Judge Tidwell scheduled a status conference for Tuesday, June 11. At the status conference, Judge Tidwell asked counsel if they could begin trial the next day because he wanted to be certain to finish the following week as he was scheduled to return to Georgia on Saturday, June 22. The prosecutor indicated that the government would prefer not to proceed until Monday, June 17 because he needed time to reassemble his witnesses and to resubpoena one witness. In addition, he stated that he would be out of town on Friday, June 14. Mr. Burstyn announced that he was ready for trial, but indicated that he would prefer to have a few days time to rest, having just completed another trial, and to work with Mr. Ociacovski in completing their preparation for what would be Mr. Ociacovski's "first federal criminal trial." Moreover, Mr. Burstyn also indicated that he would have to reassemble witnesses, and possibly revalidate subpoenas.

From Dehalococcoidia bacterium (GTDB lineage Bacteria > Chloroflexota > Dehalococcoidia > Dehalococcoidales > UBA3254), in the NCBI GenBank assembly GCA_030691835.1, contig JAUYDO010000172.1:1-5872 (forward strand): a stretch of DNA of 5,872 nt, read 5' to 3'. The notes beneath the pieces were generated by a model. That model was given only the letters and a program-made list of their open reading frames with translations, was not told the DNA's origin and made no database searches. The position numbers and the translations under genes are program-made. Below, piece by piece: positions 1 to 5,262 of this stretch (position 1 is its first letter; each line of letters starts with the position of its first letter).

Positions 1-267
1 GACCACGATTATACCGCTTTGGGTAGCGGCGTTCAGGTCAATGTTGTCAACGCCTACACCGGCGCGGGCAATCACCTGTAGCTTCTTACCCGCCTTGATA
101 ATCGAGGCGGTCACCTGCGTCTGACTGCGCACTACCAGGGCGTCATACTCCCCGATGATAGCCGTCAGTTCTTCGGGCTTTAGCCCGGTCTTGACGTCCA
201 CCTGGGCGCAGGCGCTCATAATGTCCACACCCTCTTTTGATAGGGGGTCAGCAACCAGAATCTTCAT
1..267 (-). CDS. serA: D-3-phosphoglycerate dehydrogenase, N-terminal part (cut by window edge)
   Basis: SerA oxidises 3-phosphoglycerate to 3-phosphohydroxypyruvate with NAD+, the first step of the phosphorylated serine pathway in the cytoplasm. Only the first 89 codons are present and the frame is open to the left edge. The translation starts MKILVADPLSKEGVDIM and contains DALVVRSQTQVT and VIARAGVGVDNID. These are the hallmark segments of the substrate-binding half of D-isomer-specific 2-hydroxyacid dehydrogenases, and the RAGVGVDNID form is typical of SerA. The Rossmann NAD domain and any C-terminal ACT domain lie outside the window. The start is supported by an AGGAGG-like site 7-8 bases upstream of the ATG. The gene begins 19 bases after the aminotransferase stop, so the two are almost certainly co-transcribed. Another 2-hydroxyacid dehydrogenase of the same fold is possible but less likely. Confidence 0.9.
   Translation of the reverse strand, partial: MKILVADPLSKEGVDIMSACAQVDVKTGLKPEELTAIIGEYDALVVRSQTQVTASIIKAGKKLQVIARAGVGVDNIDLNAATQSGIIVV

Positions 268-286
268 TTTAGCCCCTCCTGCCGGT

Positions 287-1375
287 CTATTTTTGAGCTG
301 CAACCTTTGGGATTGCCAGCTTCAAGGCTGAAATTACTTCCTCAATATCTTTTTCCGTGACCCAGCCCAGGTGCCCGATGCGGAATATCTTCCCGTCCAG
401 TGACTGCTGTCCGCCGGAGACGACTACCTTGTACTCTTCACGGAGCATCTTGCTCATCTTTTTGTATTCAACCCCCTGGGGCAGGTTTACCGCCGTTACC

After some discussion, Judge Tidwell gave counsel the option of striking the jury on Thursday, June 13 and then recessing on Friday, or striking the jury on Monday, June 17 and continuing on through the week. Mr. Burstyn responded by requesting that the trial be scheduled for Monday, giving his "full assurance" that they would be ready to proceed at that time. The court agreed to this request, stating: " [s]o I would expect in this case that every defendant and every lawyer to [sic] be here ready to hit the ground running at 9:00 a.m., Monday morning."